June 12 is the date on which Lee and I got married. This year, as June 12 approached, I felt a bit uncomfortable at the thought that June 12 is our anniversary since Lee would not be here with me to celebrate it. Without her, I had no cause to celebrate June 12.
With these dark notions swirling about in my head, I decided to seek out the comfort of friends, and so, this past weekend, I went to Ohio to visit Bob and Linda. Bob is one of my friends from high school. Along with Eric, Steve, Z, AP and Sherry, Bob is a charter member of the Frazier Thomas Band, our imaginary air guitar group named for a local television personality who served as prime minister to the King of the United States on a kids’ show called “Garfield Goose.” King Garfield was a goose hand puppet with a crown. Frazier Thomas’s role was to interact with Gar and his loyal hand puppet subjects and to interpret their actions and emotions for his young audience.
In addition, I was Bob’s best man for his marriage to Teri, who, like my Lee, died way too young. Most of us either remained or ended up back here, but Bob’s work took him on adventures to several places in a couple of different states. Bob and Teri had one daughter, Jordan. As our respective adult lives unfolded, there was a period of years when we were not in regular touch. This unfortunate pattern went on for too many years.
Bob and I reconnected at a high school reunion. As between Bob and me, we simply picked up where we had left off, but our family circumstances had changed in the interim. By the time of the reunion Bob was a widower, and Jordan was grown up and a beautiful young woman. I learned that Jordan’s best friend is Jenifer. Linda, who is Jenifer’s mom, was divorced. It is not exactly “The Parent Trap,” but to hear the two girls brag, it appears that they did some similar scheming that helped bring together their single parents. The plan worked to perfection, and it continues to work beautifully to this day. Bob and Linda are happily married. The only other happy detail I can think to add is that Jordan and Jennifer have since each gotten married and have beautiful children of their own. Thus, Bob is now also known as “Papa” Bob in some circles.
By the time Bob and I reconnected I already was married to Lee. Over time, my friends had become her friends. But Lee took an instant liking to Bob and Linda. I recall her telling me as much following the first time she met them. Indeed, in very short order, Lee and Linda became lifelong and best friends, their relationship made the more remarkable given the distances involved and the fact that they only got together a few times each year. I am grateful to have been able to observe this wonderful and rare friendship as it developed, but a little sad for Linda that her “bestie” has been taken from her too soon. Based on my own happy memories of the pleasure that Lee derived from her deep friendship with Linda, I am certain that Linda knows Lee loved her very much. As I look back, it seems ironic to me that Bob and Linda were not among the guests who attended our wedding.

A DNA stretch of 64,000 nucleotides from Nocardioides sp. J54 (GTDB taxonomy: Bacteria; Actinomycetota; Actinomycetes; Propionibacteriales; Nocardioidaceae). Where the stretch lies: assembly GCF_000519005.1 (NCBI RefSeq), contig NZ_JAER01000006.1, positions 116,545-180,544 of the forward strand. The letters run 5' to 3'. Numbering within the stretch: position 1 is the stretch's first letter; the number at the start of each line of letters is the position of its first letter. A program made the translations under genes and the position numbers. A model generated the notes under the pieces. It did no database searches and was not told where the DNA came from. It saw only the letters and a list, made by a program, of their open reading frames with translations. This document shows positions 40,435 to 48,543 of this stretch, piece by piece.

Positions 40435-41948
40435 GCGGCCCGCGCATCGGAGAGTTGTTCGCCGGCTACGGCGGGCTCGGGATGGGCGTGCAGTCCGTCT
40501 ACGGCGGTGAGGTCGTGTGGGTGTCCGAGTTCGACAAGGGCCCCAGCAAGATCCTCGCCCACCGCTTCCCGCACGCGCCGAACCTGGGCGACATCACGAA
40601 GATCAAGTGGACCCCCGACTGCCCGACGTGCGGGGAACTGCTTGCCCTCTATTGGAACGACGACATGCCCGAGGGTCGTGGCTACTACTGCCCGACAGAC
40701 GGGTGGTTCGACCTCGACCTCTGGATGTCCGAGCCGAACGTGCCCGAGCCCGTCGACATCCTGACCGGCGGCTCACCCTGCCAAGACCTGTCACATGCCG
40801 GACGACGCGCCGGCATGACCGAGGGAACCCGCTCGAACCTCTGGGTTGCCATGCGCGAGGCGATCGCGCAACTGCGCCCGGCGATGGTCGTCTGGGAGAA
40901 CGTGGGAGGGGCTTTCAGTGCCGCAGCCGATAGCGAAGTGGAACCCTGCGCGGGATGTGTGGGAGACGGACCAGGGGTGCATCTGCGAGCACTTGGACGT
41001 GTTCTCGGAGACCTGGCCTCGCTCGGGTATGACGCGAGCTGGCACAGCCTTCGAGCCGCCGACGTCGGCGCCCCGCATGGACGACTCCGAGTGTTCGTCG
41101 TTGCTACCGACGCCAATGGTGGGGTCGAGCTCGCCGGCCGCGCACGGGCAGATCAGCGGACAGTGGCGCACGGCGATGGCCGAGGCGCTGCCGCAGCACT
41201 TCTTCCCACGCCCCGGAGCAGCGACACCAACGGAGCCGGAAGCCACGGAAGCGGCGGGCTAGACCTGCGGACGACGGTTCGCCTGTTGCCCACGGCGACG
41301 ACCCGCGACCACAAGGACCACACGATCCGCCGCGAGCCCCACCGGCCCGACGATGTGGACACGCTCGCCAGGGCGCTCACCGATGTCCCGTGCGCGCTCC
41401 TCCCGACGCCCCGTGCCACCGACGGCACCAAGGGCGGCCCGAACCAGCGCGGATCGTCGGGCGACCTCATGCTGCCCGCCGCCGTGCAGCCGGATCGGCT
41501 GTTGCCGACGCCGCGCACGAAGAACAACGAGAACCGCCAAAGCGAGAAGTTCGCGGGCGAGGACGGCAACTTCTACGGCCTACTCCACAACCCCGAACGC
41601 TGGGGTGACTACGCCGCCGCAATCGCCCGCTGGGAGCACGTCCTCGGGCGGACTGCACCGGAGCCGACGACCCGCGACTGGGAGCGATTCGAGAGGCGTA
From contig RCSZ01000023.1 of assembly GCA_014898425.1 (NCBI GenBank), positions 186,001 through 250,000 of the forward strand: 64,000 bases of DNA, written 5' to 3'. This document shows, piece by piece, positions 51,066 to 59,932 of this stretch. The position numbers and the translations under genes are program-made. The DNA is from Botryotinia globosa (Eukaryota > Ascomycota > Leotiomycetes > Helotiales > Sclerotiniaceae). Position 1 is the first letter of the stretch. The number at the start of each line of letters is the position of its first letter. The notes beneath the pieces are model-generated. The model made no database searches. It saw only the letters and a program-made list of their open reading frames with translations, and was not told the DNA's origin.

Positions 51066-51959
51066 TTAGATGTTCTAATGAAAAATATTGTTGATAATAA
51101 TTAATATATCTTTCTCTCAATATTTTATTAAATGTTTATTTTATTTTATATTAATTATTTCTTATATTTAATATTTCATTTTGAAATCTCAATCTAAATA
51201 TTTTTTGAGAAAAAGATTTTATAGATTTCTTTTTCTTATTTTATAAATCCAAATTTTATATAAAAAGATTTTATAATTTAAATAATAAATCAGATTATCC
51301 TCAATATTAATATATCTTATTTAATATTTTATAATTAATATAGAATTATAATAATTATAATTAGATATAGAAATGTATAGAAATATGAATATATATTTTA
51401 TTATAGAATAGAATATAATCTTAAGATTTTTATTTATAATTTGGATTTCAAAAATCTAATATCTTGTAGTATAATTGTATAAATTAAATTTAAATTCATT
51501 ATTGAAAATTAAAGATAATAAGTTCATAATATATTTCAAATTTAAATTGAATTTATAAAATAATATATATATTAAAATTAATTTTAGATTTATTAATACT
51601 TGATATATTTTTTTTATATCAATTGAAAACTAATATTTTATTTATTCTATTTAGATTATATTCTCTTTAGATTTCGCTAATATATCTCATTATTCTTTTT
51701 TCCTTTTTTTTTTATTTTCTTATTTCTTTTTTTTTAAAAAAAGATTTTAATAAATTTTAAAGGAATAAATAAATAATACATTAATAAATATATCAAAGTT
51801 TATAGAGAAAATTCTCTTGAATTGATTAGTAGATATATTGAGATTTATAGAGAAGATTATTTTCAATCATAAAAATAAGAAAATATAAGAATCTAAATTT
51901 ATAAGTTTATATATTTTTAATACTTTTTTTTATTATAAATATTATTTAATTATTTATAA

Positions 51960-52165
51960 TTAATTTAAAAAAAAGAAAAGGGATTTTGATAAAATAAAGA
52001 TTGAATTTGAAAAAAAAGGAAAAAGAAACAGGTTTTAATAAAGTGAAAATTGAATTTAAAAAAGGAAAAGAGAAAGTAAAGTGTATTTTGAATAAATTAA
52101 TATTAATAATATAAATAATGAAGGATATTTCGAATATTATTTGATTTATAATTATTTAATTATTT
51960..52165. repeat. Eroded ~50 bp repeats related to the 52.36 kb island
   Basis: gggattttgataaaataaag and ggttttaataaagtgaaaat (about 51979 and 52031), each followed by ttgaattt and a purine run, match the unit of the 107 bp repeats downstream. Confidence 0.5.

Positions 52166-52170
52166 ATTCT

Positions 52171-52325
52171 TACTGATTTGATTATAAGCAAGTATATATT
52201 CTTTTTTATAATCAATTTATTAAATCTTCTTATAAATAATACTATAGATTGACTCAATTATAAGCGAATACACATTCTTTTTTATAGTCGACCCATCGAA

So, this past Thursday, Lola the pup and I completed preparations for our trip. We traveled from home to Deer Tick Manor, our overnight base camp for the long drive to northeastern Ohio which reduced the journey by a couple of hours. Then on Friday we embarked for Ohio in the early morning hours. On Tuesday we returned from Ohio, arrived at Deer Tick, and I began to prepare today’s post.
This recent trip also marked the first time Bob and Linda met Lola. She immediately charmed them, of course, most especially Linda, who happily indulged her. (Lola has a dog’s instinct for sniffing out the soft touches.) Lola was on her best behavior, except for destroying Bob’s straw hat, chewing the head off one the decorative pink flamingos that are a Bob and Linda landscaping trademark, devouring four bagels she managed to snag from a high kitchen counter, and running amok between houses to befriend the various neighbor dogs, causing them to commence barking while ignoring my stern command to “come.” I am sure Bob and Linda are eager to have Lola visit them again real soon.
Bob and Linda and I swam. We rode bikes. We dined at a place called “Nemo’s” where two “French 75’s” left me and Linda slightly tipsy. We toured the Rocky River Reservation, visited its nature preserve, and took Lola to a leash-less dog park that’s part of the Reservation. Between meals out and our other activities, we discussed politics. By the end of our visit, I am sure that we had solved several of the world’s pressing problems. Bob and I played several sets of music in his “dungeon.”
Linda even joined in occasionally, contributing a vocal or adding rhythm. One afternoon, Bob and I visited a waterfall and hiked over the rocks.
On another day we all enjoyed homemade ice cream. I had pistachio in a waffle cone.
We even managed to find a dog-friendly eatery for Lola the pup. After lunch, the four of us visited Jenifer, Jack, her husband, and the grandkids, Margot, and Pete. It was a warm day and Lola quickly appropriated the kids’ wading pool for herself.
In her exuberance she bowled over Margot.
Amidst all these routine activities, on June 12 we dined together on the patio at Luca West. I ordered a bottle of wine. We raised our glasses to Lee. We raised our glasses a second time in friendship.
I had anticipated this event with some trepidation in the weeks and days preceding my trip to Ohio. I feared the occasion would be sad, or worse, maudlin. It was neither, however. At this moment each of us seemed to recognize that the best tonic to assuage our grief, that the finest tribute we could make to honor Lee’s memory, that the best celebration of our enduring friendship was to bask in the normalcy of life itself. So we did.